The responses from the twelve blogging platforms were revealing and considered and I would recommend you read both them and the equally thoughtful comments posted by other readers and bloggers. For me personally, however, it provoked some soul-searching. Have I been as transparent as I could have been? The answer, regrettably, is no. The bulk of my content never was intended to be comprised of tasting notes and that, together with my small stature in the blogging community and especially in the eyes of those PR companies, has meant that the necessity for cross-examining the pros and cons of writing about all the ‘free stuff’ simply never arose. My content has not been driven by a few companies sending me oodles of booze. However, I feel I owe you further clarification on what appears on the Scotch Odyssey Blog and why.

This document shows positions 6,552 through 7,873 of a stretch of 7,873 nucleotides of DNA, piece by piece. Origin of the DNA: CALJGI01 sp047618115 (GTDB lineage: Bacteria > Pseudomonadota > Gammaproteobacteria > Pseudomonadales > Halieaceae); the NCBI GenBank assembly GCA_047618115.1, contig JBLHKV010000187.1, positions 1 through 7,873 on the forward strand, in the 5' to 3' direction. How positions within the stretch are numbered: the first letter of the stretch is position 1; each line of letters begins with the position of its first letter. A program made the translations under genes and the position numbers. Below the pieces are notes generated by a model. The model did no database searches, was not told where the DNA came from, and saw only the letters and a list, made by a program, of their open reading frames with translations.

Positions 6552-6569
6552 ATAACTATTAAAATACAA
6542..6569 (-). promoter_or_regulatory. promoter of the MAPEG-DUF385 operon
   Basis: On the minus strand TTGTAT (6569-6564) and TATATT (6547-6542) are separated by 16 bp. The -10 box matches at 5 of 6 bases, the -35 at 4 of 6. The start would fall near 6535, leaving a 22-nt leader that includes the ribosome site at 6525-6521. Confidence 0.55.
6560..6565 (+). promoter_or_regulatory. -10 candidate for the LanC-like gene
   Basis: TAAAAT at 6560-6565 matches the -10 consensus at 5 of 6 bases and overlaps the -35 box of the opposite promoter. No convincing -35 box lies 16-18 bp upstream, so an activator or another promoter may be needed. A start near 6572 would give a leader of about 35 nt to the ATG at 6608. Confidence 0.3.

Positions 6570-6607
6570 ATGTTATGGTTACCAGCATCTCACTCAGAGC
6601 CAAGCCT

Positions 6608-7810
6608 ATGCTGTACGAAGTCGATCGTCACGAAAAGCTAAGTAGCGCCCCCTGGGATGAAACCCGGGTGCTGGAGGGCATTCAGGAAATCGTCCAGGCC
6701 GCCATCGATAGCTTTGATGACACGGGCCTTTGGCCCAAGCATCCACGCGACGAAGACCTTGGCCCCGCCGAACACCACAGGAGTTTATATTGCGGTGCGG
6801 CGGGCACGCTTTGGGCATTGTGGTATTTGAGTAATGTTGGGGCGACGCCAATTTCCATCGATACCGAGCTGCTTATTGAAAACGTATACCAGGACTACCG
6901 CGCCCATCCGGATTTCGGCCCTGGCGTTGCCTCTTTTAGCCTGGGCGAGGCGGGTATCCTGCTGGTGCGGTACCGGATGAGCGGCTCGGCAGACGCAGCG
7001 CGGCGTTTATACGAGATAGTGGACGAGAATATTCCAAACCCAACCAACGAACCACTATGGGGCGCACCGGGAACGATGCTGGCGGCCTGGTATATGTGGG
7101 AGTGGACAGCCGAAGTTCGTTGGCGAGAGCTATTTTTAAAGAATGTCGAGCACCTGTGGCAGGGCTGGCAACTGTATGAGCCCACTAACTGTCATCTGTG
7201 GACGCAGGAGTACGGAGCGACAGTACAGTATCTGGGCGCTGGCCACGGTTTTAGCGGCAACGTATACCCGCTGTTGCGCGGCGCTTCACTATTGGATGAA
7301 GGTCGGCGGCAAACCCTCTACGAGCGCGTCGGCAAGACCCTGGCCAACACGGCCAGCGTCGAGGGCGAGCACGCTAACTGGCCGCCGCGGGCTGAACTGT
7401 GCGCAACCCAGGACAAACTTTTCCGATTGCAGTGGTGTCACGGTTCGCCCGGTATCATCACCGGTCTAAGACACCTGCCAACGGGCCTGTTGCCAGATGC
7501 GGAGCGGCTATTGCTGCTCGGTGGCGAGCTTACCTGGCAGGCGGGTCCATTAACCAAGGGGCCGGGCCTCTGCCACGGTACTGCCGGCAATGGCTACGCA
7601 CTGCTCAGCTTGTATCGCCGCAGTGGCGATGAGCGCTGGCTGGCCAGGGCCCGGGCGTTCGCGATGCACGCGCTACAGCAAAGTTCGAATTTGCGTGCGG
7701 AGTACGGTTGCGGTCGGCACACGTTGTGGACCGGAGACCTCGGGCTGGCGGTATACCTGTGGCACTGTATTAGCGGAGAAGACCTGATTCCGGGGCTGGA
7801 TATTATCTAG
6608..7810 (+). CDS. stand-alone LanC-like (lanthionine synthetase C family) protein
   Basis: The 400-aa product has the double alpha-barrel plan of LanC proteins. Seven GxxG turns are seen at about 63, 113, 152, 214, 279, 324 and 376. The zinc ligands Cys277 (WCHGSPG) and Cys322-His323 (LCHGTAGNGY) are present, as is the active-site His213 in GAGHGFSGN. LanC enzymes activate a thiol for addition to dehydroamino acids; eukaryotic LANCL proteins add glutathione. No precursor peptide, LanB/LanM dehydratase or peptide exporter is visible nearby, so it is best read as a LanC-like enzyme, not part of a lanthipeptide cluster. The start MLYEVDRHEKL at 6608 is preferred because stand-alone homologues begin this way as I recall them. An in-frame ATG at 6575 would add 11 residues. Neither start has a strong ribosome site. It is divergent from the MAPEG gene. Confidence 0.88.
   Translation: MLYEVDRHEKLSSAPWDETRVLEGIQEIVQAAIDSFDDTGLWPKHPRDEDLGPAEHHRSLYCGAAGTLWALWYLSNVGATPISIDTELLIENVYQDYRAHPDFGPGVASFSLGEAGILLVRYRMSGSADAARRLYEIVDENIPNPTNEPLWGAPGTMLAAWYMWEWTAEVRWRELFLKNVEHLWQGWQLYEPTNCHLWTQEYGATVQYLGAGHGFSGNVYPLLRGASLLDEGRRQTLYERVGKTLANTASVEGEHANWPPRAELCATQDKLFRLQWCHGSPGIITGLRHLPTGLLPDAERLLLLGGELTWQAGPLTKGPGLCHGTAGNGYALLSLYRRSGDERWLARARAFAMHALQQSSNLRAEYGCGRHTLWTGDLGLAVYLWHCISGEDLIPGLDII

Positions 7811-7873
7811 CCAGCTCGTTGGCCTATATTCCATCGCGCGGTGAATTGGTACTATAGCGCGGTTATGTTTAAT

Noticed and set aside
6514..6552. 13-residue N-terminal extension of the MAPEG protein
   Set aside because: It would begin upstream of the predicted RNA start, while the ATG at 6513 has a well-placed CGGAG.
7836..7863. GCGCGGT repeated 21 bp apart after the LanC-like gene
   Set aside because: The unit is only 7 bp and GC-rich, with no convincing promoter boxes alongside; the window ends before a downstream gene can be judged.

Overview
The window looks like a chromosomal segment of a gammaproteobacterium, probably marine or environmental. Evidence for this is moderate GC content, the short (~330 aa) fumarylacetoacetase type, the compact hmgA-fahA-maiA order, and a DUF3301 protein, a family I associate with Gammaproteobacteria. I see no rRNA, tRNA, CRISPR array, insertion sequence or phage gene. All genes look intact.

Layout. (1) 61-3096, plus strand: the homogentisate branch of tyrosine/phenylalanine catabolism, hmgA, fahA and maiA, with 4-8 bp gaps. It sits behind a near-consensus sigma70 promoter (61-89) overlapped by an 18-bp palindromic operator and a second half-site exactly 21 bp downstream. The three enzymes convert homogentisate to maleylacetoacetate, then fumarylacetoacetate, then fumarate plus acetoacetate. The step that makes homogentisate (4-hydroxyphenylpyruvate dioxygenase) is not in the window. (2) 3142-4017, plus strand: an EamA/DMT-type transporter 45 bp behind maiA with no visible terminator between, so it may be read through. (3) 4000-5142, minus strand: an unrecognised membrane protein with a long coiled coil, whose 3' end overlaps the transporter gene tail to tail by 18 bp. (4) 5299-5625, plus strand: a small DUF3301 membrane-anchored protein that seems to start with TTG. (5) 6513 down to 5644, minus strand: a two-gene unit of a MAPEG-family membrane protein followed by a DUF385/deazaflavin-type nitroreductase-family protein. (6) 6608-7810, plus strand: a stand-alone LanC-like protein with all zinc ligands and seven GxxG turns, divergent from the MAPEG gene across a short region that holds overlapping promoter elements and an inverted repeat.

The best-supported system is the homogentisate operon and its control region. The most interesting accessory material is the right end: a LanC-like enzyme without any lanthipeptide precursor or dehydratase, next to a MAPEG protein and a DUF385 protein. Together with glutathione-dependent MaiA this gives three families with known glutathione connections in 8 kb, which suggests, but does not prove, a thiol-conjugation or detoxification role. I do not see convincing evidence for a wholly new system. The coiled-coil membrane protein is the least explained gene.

I have received some samples. Master of Malt have sent me three: one from their Drinks by the Dram selection and two of their own independently-bottled whiskies. One of these, the Highland Park, I wasn’t keen on and said so. The other, a Caol Ila, I absolutely adored and said so. I reviewed the Glenfarclas, and the DbtD service, because it was one I intended to use myself as a budding connoisseur. However, Master of Malt in their correspondences with me have overtly stated that there is no obligation on my part to provide a good review. Had they done so, I would have consumed the whisky in private and details of it would never have made it as far as the Scotch Odyssey Blog. The only other samples to date were the Hankey Bannister range from Inver House. They didn’t light my fire at the time but proved useful in bulking out a piece on blended whisky inspired by a superlative Compass Box tasting.